Concerning housing, management sees it as holding up fairly well after coming down off its peaks, yet with the Federal Reserve expected to continue raising interest rates, rising mortgage payments will definitely continue to slow the housing market down in the quarters ahead.
Even though I still believe the limitations on how high the Fed can raise interest rates remains in place, which I think is at most a little above five percent because of the impact it would have on how high the payment on the U.S. debt would be – which is now approaching $32 trillion – even a couple more increases of 25 basis points would put affordable homes out of reach of a growing number of consumers.
Based upon management commentary, that would probably result in consumers cutting back on spending in the sector.
As for the job market, the numbers recently came out showing a huge surprise to the upside, with 517,000 new jobs being added in the U.S., far surpassing the consensus of 185,000.
This is an interesting outcome as it relates to PENN, because on one hand it implies the job market is robust and consumers will continue to spend. On the opposite side of that is the strong probability the Federal Reserve may decide to raise rates a little higher than I’m thinking, which would put further downward pressure on the housing market.
The best outcome for PENN, in my opinion, is for the Fed to be able to raise interest rates a couple of more times and for the job market to cool off, resulting in interest rates being capped at around 5 percent or a little higher.
If that isn’t how it plays out, the chance for a potentially strong recession in the second half of 2023 would increase in probability. Under that scenario, PENN would take a big hit as consumers tighten up further on spending.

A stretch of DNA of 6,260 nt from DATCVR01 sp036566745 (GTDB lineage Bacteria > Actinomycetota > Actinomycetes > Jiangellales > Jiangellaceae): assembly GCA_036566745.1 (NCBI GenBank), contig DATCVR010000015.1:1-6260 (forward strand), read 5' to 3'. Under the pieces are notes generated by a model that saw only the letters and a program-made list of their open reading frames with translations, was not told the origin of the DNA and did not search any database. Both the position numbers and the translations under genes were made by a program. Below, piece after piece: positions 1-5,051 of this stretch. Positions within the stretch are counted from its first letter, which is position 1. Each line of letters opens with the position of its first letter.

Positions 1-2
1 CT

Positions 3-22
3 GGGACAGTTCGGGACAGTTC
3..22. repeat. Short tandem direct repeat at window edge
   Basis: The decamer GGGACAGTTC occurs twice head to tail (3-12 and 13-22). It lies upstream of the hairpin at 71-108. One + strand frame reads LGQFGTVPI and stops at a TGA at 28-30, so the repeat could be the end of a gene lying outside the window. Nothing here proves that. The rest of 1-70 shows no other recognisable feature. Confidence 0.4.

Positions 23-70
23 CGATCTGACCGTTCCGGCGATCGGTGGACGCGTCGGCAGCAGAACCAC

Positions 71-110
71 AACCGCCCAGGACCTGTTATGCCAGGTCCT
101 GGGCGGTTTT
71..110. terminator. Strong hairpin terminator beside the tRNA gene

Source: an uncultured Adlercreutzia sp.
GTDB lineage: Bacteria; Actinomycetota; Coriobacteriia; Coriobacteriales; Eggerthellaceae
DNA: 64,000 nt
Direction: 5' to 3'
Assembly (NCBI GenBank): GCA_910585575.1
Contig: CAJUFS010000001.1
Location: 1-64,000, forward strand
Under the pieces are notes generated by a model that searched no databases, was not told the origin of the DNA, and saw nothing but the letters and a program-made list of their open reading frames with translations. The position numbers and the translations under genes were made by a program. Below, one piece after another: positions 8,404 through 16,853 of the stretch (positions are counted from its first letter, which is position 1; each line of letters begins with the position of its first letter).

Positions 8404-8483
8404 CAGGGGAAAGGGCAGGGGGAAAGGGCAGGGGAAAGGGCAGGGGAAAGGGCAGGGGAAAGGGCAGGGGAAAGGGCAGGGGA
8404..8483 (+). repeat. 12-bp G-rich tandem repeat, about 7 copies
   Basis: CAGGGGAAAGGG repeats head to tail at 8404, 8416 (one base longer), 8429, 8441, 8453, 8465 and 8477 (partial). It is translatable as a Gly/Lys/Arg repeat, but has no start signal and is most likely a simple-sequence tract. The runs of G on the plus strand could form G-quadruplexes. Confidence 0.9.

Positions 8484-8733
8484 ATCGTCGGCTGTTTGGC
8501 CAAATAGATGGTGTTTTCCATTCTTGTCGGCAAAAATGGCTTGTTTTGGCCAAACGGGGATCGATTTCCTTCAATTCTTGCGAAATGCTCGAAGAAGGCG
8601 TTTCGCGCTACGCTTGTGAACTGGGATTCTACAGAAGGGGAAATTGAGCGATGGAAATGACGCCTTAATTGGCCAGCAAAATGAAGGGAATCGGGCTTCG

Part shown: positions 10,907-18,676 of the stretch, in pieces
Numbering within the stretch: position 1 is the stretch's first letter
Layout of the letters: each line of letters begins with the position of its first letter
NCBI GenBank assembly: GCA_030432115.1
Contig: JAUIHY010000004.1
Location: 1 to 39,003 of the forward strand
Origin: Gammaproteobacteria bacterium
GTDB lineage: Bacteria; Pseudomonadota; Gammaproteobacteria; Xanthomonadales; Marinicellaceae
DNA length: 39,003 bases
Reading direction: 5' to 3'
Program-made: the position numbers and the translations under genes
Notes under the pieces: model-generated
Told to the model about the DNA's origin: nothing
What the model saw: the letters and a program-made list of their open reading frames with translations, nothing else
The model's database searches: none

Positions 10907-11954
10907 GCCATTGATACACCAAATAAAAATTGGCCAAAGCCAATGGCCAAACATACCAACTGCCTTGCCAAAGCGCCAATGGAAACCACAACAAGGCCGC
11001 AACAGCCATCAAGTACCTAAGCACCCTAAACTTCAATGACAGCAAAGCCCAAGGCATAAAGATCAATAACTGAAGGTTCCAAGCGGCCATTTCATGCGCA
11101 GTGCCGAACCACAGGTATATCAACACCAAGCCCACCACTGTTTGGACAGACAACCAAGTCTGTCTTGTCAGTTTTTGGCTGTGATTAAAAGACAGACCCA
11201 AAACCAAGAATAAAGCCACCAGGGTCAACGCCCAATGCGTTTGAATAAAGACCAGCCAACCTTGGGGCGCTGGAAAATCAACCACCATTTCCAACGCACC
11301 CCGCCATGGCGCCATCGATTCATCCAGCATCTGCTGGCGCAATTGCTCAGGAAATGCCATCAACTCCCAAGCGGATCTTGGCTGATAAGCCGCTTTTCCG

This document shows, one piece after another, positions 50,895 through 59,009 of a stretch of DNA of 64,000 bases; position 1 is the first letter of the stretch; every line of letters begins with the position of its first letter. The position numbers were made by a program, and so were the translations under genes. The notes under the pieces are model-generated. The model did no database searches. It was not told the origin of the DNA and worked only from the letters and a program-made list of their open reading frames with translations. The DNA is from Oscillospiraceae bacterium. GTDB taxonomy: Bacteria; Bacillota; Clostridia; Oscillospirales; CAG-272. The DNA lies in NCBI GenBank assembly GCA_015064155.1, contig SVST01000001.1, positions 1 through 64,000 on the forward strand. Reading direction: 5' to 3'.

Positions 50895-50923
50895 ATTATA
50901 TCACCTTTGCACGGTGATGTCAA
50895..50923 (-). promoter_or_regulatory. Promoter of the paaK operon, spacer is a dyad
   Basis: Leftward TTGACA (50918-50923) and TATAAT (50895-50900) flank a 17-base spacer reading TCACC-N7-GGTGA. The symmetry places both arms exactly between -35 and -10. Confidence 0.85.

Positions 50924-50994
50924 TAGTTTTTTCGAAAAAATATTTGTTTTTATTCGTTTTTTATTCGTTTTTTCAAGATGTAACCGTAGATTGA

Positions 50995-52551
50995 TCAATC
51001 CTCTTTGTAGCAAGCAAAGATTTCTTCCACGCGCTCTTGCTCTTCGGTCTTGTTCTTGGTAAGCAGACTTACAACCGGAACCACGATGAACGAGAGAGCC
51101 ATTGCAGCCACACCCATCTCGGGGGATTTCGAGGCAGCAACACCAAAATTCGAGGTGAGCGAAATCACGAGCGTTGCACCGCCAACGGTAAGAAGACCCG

Based upon its recent earnings report and guidance, combined with the conflicting data points that could result in the company going in either direction in 2023, I don’t see any positive catalysts at this time that will help the company break through the $38.00 per share level, which has been the ceiling since April 11, 2022.
If the labor market continues to improve and the Fed shows restraint in raising interest rates, PENN could not only surprise to the upside in 2023, buy may do so in a significant manner. That would be especially true in the second half of the year.
Assuming it’s also able to duplicate the success it has had in the Ontario market, in the U.S. market, the potential some investors believe the company has would start to be seen in its share price.
A lot of things would have to go right for it to play out for PENN in 2023, and at this time, there isn’t any visibility in that regard. Even when looking at probabilities, they aren’t clear either.
Until there is a catalyst that brings about a sustainable growth trajectory for the company, I don’t see it moving outside of its current trading range, which has been from approximately $26.00 per share to $38.00 per share.